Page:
Samsung’s Massive 292-Inch MicroLED TV Wall Now Shipping
For the past few years, Samsung has reliably demonstrated enormous televisions at shows like CES. These screens haven’t been based on OLEDs — instead, they’ve featured a new display technology called MicroLED. Now the Korean manufacturer has announced it’s put the Wall family of displays into production (actual model number: IW008R), at different sizes and resolutions.
MicroLEDs are a display technology that could theoretically replace OLEDs one day, though OLED is finally making its own way towards affordability after being stuck in the stratosphere for years. If you know anything about LCD technology, you’re aware of its numerous drawbacks related to color reproduction, ghosting, power efficiency, and true black (Because all LCD TVs use backlights, “black” is achieved by preventing the white backlight from leaking out, not by actually turning off pixels). OLEDs solve some of these problems — response time is very good and power efficiency can be substantially better than LCD depending on the image being displayed — but it’s been difficult to commercialize due to expense and the premature failure of blue OLEDs.
Specs on the two TV variants.
MicroLEDs avoid some of the issues that bedeviled OLED production for years, but have problems of their own. Like OLEDs, MicroLEDs are emissive — they emit light directly, which means they can hit the same blacks that OLEDs offer. Unlike OLED TVs, which top out around the 88-inch mark, microLEDs have been manufactured in much greater sizes — up to 292 inches, in the case of this Samsung display. Like OLEDs, microLEDs can emit light in a given wavelength and be switched on and off individually. MicroLEDs don’t use the same packaging as a traditional LCD, which is what allows them to be packed in so tightly — but the manufacturing expertise required to precisely place so many elements is extremely difficult, even for robots.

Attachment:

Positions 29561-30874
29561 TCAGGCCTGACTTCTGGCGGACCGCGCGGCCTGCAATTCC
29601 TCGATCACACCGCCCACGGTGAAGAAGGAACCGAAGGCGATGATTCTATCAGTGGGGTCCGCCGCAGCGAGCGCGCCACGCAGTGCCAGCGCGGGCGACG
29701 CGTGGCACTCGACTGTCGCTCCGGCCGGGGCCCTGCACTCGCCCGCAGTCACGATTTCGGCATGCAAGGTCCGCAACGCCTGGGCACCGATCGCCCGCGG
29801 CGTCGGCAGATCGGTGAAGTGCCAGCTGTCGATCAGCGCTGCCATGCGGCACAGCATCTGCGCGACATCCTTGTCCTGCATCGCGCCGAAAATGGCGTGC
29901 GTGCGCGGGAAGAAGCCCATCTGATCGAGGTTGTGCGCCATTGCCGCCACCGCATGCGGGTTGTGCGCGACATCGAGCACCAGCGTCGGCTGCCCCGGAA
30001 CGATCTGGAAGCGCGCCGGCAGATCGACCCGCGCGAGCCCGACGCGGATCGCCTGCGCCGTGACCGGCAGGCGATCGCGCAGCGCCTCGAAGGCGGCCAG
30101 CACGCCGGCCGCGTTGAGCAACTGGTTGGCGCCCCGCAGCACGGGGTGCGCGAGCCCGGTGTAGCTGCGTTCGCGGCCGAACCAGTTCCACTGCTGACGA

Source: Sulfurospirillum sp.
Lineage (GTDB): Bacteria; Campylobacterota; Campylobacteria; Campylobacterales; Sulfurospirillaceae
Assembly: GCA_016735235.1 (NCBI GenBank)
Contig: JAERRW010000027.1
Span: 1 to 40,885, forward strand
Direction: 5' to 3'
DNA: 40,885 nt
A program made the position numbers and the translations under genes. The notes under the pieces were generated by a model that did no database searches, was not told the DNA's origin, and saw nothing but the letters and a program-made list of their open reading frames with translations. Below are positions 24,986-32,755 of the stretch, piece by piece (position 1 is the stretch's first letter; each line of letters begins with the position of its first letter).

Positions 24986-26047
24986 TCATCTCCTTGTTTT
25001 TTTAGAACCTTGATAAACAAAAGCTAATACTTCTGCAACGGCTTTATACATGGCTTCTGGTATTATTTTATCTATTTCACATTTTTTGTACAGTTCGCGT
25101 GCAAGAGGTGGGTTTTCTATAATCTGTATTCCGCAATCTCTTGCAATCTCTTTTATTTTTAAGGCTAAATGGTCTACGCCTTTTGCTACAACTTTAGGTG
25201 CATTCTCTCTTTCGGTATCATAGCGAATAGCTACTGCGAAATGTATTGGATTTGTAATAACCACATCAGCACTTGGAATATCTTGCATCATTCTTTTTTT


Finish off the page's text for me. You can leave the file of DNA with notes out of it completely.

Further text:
“MicroLEDs are truly the ultimate display. It’s just very hard and expensive to make,” Max McDaniel, vice president and chief marketing officer for the Display And Flexible Technology Group at Applied Materials, told SemiEngineering earlier this year.:
You have LED displays like you see on the side of the highways. For those, every pixel is one LED. They are on the millimeter scale. Those are called LED displays. MicroLED is where you shrink them down to the scale of tens of microns. You place one in each pixel. It’s so much smaller and harder to do. It’s harder to physically put them where you want them to be. It’s also harder to make the LEDs themselves so that they perform well.
In theory, microLEDs could outperform OLEDs in the long term, with a theoretical maximum PPI of 5000 at 105 nits compared with a PPI of 3500 and less than 2*103 nits for OLED, according to the same article. Samsung’s The Wall screens are comprised of 960×540 microLED cabinets with individual LEDs at 0.84mm2 each. Brightness is 250-2000 nits (regular/peak), with a contrast ratio of 10,000:1, 16-bit color depth, and up to either a 100Hz or 120Hz refresh rate. Viewing angles are 155-degrees (horizontal) and 135-degrees (vertical).
Because microLEDs are made from inorganic materials, there’s no risk of deterioration the way there is with OLEDs. The 1080p version of The Wall is a 73-inch panel made up of four building blocks, the 146-inch 4K panel contains 16 of these modules, and there’s a 6K (219-inch) and 8K (292-inch) available as well. Building microLED panels at high resolution and small screen sizes has proven difficult due to the need for each cabinet to be a certain minimum size itself. You can read more about the new display family in the following document (PDF).
Samsung isn’t disclosing the price on these models, beyond recommending you give them a call if you want one.
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